Best Part-Time Jobs For Seniors

Feb 8, 2017

Best Part-Time Jobs For Seniors

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Retirement has always been an oasis in the distance for many. Whether it’s kicking back on the beach with a fruity drink in one hand, and a good book in the other, or just spending time with the grandchildren at home, we’ve all envisioned what our retirement will look like. However, many seniors don’t realize that they still may have to work during their retirement years. Whether it’s because they need to make ends meet financially, or just want something to do during the day, more and more seniors are staying in the workforce after they’re eligible for retirement. If you are looking for a hobby after retirement, or a way to supplement income, here are some part-time jobs for seniors.

5 Part-Time Jobs For Seniors

1.     Bookkeeping/Accounting

Although this might not be the most exciting post-retirement career to get into, bookkeeping is a great way to make a steady income, and you can often work right from the comfort of your own home. If you or your loved one is good with numbers, an accounting job could be just what you need to make a steady income while still enjoying the perks of retirement. Roughly one in four bookkeepers, accountants, and auditing clerks work part-time, the median pay is nearly $17 an hour (more for those with more experience and experience doing more complicated types of accounting) and the number of jobs in the field through 2022 is projected to grow 11%, according to the Bureau of Labor Statistics. Small businesses will often need bookkeepers, so be sure to exhaust all options.

2.     Librarian Aide

A librarian aide is another great part-time job that will combine a passion for books with the willingness to help others. You can spend your day helping others while being surrounded by books, so what’s not to like? Many retirees will decide to work at the local school library. This is a great way to stay youthful by helping children while still making a steady wage. Plus, the ability to rent out books is also a great perk. Larger libraries favor research skills using library resources, databases, and other tools, as well as the ability to get along with people. Some skills that will help: word processing, data entry, online searching, the ability to keep accurate records, an understanding of library operations and general secretarial skills. Love of books is a given. These are just a few qualifications for one of the most rewarding part-time jobs for seniors.

3.     School Bus Driver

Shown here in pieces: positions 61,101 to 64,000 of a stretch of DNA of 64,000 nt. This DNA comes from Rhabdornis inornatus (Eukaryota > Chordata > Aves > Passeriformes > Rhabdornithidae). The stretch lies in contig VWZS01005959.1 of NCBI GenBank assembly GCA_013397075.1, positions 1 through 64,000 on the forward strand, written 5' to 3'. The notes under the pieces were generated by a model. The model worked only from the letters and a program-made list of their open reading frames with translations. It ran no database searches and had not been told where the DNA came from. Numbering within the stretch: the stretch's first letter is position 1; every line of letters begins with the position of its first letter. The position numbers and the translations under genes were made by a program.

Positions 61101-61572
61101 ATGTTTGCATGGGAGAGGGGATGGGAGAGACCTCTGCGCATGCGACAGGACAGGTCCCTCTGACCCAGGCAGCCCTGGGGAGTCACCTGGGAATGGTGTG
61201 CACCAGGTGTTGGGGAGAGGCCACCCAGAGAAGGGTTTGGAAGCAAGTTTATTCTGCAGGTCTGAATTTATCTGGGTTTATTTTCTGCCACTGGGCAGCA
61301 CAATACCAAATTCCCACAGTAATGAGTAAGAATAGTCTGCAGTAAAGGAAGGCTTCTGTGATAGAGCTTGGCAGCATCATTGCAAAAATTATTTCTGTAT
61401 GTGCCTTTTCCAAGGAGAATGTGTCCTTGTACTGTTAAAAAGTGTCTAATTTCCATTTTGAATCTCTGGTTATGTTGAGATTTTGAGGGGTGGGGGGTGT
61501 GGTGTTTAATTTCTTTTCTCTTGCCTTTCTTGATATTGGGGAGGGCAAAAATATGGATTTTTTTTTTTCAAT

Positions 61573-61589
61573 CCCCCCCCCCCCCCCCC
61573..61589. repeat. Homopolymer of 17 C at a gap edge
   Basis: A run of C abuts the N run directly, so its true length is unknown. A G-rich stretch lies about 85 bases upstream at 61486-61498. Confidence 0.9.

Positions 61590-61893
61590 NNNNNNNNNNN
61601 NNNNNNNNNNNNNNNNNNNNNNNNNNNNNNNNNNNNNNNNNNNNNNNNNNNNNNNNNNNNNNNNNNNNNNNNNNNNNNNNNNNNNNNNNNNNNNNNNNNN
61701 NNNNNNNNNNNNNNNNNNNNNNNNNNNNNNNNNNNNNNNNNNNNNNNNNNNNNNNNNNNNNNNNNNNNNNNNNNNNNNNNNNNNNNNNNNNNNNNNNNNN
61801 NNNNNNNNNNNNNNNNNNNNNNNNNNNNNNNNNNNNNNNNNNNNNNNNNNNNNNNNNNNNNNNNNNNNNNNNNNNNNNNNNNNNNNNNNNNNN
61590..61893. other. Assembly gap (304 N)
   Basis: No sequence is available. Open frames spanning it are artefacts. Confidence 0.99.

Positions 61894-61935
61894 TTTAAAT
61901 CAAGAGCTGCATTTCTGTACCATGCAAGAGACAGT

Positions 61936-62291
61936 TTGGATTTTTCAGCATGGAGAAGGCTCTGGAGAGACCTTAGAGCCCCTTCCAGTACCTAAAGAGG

While many of us dread the idea of getting up for work, many retired seniors start to miss the daily routine of a job. If you have an up-to-date license, love to drive, and can tolerate a few dozen kids, a school bus driver can be one of the best part-time jobs for seniors. These flexible hours will allow you to enjoy time at home while still making a great wage. A bus-driving job will keep you active and will give you a sense of purpose even in your post-retirement life.

4.     Tutor

Perhaps you have recently retired from the teaching world but still, wish that you could still play a role in educating the youth. Luckily, a great way to make extra money while helping others is to become a tutor.  Retirees hoping to start up this business should see if their children’s friends might have young children in need of some tutoring help, as well as doing some in-person networking at family-focused events. Figure out what you’re good at, whether it be English, piano, or taking exams, you or your senior will be able to lend a hand when it comes to educating our youth. Some of the best part-time jobs for seniors involve educating the future generation.

5.     Adjunct Professor

Another stellar part-time job for seniors is to become an adjunct professor. Although it’s often required that you have experience teaching, sometimes someone who is experienced in the field can be just as adept. An adjunct professor is a great side-job that still allows flexibility while you’re in an engaging career. There are more jobs than ever for non-tenure track, or adjunct, professors. In 1969, just 21.7% of college faculties were adjuncts; now more than two-thirds are, and you don’t always need a Ph.D. to get these positions. In fact, a retiree’s decades of workplace experience can lend itself well to the position of adjunct professor. Make sure to explore this option when you’re looking for a part-time job.

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Frequently Asked Questions

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Depending on the severity of the condition, osteoarthritis affects people differently. Most of the time the wearing of joints occurs very gradually over the course of many years. Mild cases are relatively able to be managed and constitute only a minor nuisance while living day-to-day.

More severe cases can limit mobility or the willingness to participate in daily activities due to the pain and discomfort resulting from osteoarthritis. This condition can make it hard to complete tasks involved with self-care, often discouraging people from working to treat osteoarthritis with healthy exercise.

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I was just told that my Dad is getting kicked out of assisted living. Is that possible?

Unfortunately, yes. Though it sounds awful, seniors can sometimes get kicked out of assisted living communities. Some of the reasons senior get kicked out are: endangering the health and safety of other residents or workers, breaking the rules, not paying the bill, or needing more healthcare than the community provides. However, most communities will provide residents with at least 30 days’ notice of eviction to allow families to plan around the situation. 

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